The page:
Will AMD’s Ryzen finally bring SHA extensions to Intel’s CPUs?

If you have any skin invested in the high-performance computing game, you’ve almost certainly heard of the likes of MMX and SSE, the original “extensions” to the x86 assembly instruction set that provided task-specific performance-optimized instructions that let developers take advantage of specific hardware extensions to quickly perform tasks that previously required extra steps in software to compute. If you haven’t, here’s a quick briefer.

The “basic” instructions supported by PCs are known as the “x86 assembly language” and is the lowest level of code available for writing software that runs on a “regular PC,” originally developed by Intel and adopted by other players in the CPU game (including AMD and the now-defunct Via CPUs). All PCs from the original Intel 8086 way back in 1978 to modern, multi-core behemoths support this language, and code written in or compiled for x86 can (in theory) run on any machine from 1978 onwards.

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The ARM, the PPC, the x86, and the iPad…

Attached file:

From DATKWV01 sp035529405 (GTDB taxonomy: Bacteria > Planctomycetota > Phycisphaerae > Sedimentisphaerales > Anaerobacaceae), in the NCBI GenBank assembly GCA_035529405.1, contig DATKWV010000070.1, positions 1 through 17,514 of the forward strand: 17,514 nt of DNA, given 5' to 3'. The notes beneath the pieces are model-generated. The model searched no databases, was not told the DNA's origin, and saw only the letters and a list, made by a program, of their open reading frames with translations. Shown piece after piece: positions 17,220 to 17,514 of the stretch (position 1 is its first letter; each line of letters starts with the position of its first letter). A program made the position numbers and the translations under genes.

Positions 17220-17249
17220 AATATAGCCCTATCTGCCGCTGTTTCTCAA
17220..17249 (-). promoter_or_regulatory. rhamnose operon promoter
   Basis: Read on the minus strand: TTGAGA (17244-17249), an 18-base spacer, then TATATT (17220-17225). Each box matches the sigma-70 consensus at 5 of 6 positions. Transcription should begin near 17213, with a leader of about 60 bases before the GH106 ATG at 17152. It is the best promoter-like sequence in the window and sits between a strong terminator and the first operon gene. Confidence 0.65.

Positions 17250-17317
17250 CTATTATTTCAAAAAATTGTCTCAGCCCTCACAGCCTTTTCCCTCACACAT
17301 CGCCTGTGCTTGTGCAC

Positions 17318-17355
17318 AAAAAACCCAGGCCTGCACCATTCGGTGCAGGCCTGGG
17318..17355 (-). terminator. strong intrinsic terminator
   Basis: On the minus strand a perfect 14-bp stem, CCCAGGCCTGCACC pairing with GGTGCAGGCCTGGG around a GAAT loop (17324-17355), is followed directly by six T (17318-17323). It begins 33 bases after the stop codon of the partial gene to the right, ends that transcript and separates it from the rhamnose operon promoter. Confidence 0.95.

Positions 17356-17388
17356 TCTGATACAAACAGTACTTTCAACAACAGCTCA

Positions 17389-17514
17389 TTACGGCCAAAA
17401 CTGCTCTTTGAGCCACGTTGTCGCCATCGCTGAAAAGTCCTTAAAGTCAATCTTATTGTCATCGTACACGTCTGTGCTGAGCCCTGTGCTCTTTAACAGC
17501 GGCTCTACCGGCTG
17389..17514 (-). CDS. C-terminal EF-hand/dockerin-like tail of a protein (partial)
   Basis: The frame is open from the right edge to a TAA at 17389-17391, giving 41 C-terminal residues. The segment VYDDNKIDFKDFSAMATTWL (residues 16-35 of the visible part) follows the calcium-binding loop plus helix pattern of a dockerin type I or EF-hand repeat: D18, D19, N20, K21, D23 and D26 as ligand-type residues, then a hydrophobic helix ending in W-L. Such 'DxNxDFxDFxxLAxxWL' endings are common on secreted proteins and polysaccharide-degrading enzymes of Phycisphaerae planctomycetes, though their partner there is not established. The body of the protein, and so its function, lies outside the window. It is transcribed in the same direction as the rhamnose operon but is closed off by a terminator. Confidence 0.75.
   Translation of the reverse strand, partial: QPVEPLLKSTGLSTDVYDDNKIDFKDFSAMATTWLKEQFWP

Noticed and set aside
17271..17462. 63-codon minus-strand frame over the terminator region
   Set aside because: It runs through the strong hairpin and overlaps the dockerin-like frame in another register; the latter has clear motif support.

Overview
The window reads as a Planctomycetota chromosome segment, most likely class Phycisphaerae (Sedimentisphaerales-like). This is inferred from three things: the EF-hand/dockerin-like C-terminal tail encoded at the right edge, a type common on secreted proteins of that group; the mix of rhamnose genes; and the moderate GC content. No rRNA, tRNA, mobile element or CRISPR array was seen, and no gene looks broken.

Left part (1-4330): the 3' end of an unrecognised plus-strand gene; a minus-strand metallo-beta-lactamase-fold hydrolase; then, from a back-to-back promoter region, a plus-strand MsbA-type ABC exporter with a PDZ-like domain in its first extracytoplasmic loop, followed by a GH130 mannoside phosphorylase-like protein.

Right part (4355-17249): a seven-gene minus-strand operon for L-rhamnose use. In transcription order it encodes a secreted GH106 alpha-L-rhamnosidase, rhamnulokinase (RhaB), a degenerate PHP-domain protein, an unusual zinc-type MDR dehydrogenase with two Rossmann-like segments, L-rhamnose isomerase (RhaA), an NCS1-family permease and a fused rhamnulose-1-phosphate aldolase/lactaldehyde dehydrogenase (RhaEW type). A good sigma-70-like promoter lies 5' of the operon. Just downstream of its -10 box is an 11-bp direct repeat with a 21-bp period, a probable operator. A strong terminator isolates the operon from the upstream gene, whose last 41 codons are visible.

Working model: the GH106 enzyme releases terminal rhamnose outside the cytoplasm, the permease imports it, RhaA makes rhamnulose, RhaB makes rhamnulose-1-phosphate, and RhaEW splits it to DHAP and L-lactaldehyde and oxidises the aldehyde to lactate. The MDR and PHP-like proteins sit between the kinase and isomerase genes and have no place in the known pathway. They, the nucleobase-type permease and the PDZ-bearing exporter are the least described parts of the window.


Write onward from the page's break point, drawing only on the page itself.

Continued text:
Hot on the heels of the iPad release comes news that Apple has just (very likely) purchased another processor design firm (via EDN).  Intrinsity, the chip design company in question, is a designer of RISC-based CPUs and is rumored to have had something to do with the design of Apple’s new A4 processor. The A4 is Apple’s key ingredient for a smooth user experience in the much-hyped iPad.

Those keeping track of Apple’s purchases will remember that, almost exactly 2 years ago to the day, Apple bought California-based CPU designer PA Semiconductors. However, PA Semi specializes in PowerPC-based designs – a platform that Apple abandoned almost 5 years ago now. But Apple’s most recent acquisition is directly applicable to its current needs in the hardware market, and in particular, its forays into the ARM market. In the official iPad video, Apple engineers and executives discuss their need for a custom CPU in order to let them dictate where the ooomph and power will go, and to what purposes the transistors will be biased.

With all these buyouts and different chipsets in question, it’s easy to get confused. So what is the difference between the ARM, the PPC, and the x86, and where does it matter?

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